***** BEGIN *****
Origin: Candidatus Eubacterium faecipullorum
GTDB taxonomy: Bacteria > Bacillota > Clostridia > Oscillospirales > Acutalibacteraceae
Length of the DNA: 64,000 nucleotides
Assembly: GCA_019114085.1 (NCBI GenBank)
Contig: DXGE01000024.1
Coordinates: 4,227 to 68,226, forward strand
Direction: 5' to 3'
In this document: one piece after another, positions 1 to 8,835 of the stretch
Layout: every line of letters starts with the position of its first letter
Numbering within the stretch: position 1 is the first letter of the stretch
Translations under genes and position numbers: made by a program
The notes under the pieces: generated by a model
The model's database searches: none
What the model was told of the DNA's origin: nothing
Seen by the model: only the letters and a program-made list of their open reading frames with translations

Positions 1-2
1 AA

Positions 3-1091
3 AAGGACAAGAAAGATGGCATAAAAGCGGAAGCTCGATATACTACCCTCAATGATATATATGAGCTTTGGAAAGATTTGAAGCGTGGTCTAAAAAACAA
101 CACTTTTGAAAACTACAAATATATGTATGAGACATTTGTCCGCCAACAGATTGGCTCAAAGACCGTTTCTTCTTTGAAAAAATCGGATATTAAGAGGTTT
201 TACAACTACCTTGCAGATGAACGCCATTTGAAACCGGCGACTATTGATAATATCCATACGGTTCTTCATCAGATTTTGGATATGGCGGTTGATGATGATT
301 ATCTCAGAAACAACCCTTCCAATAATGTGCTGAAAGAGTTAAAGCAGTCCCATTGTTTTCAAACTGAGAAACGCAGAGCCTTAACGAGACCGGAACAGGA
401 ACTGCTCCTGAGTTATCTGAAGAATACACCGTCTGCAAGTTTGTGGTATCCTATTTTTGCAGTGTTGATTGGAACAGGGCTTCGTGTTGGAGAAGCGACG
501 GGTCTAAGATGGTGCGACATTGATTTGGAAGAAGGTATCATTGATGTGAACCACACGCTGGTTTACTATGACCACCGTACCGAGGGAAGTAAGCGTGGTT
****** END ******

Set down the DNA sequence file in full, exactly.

Origin: Candidatus Eubacterium faecipullorum
GTDB taxonomy: Bacteria > Bacillota > Clostridia > Oscillospirales > Acutalibacteraceae
Length of the DNA: 64,000 nucleotides
Assembly: GCA_019114085.1 (NCBI GenBank)
Contig: DXGE01000024.1
Coordinates: 4,227 to 68,226, forward strand
Direction: 5' to 3'
In this document: one piece after another, positions 1 to 8,835 of the stretch
Layout: every line of letters starts with the position of its first letter
Numbering within the stretch: position 1 is the first letter of the stretch
Translations under genes and position numbers: made by a program
The notes under the pieces: generated by a model
The model's database searches: none
What the model was told of the DNA's origin: nothing
Seen by the model: only the letters and a program-made list of their open reading frames with translations

Positions 1-2
1 AA

Positions 3-1091
3 AAGGACAAGAAAGATGGCATAAAAGCGGAAGCTCGATATACTACCCTCAATGATATATATGAGCTTTGGAAAGATTTGAAGCGTGGTCTAAAAAACAA
101 CACTTTTGAAAACTACAAATATATGTATGAGACATTTGTCCGCCAACAGATTGGCTCAAAGACCGTTTCTTCTTTGAAAAAATCGGATATTAAGAGGTTT
201 TACAACTACCTTGCAGATGAACGCCATTTGAAACCGGCGACTATTGATAATATCCATACGGTTCTTCATCAGATTTTGGATATGGCGGTTGATGATGATT
301 ATCTCAGAAACAACCCTTCCAATAATGTGCTGAAAGAGTTAAAGCAGTCCCATTGTTTTCAAACTGAGAAACGCAGAGCCTTAACGAGACCGGAACAGGA
401 ACTGCTCCTGAGTTATCTGAAGAATACACCGTCTGCAAGTTTGTGGTATCCTATTTTTGCAGTGTTGATTGGAACAGGGCTTCGTGTTGGAGAAGCGACG
501 GGTCTAAGATGGTGCGACATTGATTTGGAAGAAGGTATCATTGATGTGAACCACACGCTGGTTTACTATGACCACCGTACCGAGGGAAGTAAGCGTGGTT